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Aussie gets $1.5 million fine for copying/uploading New Super Mario Bros. Wii online

Nintendo confirms the settlement of a Federal Court action against an individual in Australia for illegally copying and uploading to the Internet the first game file of Nintendo’s highly-anticipated video game, New Super Mario Bros. Wii for the Wii™ console. The game file was first made available for illegal download worldwide on 6 November, 2009, a week prior to its official release in Australia.

This legal proceeding was commenced to protect the creative rights and innovation of game developers, and to combat the growing international problem of Internet piracy. Under Australian law, copying and distributing games without the permission of the copyright holder is a breach of the Copyright Act.

The legal proceeding resulted in a settlement in which the individual will pay to Nintendo the sum of $1.5 Million dollars by way of damages to compensate Nintendo for the loss of sales revenue caused by the individual’s actions.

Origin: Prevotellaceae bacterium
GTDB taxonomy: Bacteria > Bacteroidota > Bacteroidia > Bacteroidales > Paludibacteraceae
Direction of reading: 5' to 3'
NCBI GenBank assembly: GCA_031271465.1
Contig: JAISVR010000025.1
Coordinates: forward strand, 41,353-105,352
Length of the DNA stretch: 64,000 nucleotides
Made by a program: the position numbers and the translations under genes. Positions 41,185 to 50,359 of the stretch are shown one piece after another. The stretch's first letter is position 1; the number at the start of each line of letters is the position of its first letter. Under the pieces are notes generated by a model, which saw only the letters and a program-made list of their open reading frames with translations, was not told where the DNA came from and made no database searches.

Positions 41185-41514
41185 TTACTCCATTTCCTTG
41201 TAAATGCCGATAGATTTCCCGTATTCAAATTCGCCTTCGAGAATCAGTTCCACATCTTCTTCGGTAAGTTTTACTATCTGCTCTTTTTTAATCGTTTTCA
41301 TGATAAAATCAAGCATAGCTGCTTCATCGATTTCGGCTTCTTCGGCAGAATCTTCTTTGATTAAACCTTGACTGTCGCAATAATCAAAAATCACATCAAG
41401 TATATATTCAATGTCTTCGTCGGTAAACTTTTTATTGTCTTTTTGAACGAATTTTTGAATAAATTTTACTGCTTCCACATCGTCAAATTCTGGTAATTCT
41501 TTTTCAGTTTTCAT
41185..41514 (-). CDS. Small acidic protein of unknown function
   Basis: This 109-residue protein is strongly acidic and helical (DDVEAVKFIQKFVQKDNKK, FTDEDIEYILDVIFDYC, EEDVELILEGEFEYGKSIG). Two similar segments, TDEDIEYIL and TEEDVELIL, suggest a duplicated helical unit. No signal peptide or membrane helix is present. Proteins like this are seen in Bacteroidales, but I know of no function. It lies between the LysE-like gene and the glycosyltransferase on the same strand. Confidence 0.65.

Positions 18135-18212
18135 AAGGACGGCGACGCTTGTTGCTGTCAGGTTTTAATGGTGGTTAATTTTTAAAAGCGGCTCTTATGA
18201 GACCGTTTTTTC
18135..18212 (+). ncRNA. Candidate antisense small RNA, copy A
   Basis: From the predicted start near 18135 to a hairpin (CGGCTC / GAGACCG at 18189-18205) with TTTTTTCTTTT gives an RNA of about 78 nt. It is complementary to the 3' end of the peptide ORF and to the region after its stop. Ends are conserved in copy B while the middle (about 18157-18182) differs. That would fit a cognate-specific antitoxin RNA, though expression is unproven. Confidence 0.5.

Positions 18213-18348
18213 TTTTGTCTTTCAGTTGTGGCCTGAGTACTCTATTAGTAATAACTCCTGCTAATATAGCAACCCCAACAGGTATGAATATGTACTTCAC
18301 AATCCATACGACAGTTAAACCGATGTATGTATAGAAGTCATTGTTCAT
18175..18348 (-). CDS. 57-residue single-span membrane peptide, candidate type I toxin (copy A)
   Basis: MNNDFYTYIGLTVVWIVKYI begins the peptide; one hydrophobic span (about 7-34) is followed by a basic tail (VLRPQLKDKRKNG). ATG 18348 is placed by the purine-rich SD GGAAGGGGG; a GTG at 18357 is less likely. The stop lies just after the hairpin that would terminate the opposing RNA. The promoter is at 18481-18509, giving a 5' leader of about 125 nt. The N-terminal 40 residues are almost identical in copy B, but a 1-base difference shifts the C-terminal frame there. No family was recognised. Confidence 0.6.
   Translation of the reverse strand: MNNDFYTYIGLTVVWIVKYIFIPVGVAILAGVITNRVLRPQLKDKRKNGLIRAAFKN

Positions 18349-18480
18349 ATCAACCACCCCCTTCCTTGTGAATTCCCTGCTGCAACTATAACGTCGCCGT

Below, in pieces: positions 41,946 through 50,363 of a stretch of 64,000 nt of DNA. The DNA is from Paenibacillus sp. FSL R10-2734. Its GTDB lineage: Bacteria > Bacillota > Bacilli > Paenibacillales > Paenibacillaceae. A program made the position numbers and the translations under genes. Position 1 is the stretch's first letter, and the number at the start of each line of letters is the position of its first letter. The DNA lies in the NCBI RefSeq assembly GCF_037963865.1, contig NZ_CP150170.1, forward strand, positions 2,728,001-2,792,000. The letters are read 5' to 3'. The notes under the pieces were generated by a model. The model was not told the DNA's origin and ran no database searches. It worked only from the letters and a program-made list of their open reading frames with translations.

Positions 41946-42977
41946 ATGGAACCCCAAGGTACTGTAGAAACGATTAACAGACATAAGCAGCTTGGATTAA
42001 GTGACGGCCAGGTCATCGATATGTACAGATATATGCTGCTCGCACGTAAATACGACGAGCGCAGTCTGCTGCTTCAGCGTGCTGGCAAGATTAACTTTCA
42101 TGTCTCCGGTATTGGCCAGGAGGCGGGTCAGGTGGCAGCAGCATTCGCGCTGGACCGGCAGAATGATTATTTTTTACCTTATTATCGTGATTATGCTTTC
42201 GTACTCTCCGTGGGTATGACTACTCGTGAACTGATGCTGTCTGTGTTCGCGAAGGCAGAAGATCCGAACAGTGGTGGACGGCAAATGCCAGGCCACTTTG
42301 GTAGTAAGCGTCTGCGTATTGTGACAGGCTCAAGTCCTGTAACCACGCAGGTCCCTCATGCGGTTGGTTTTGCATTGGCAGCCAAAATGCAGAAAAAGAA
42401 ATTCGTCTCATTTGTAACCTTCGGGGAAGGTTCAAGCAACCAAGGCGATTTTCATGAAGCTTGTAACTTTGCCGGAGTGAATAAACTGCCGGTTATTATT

Upon the game being uploaded to the Internet, Nintendo was able to employ the use of sophisticated technological forensics to identify the individual responsible for illegally copying the file and making it available for further distribution. On 23 November, 2009, Nintendo obtained a Federal Court search order in respect of the individual’s residential premises. This led to the seizure of property from those premises in order to gain further evidence against the individual.

Nintendo guards its intellectual property rights in order to protect the interests of its valued consumers, its own interests, as well as the interests of game development companies. Nintendo will pursue those who attempt to jeopardise our industry by using all means available to it under the law.

Nintendo has been working to combat piracy for approximately 20 years. Piracy is a significant threat to Nintendo’s business, as well as over 1,400 game development companies working to provide unique and innovative games for the Nintendo platform. Fewer sales of Nintendo’s hardware and software systems means fewer resources that Nintendo, its licensees, developers and publishers have to create and market new video game products which is ultimately to the detriment of video game enthusiasts. When there is a decrease in game development, there is also a decrease in the number of jobs in the industry. The existence of piracy jeopardises the strength of the video game industry overall.

For more information about Nintendo’s global anti-piracy activities, please visit: http://ap.nintendo.com

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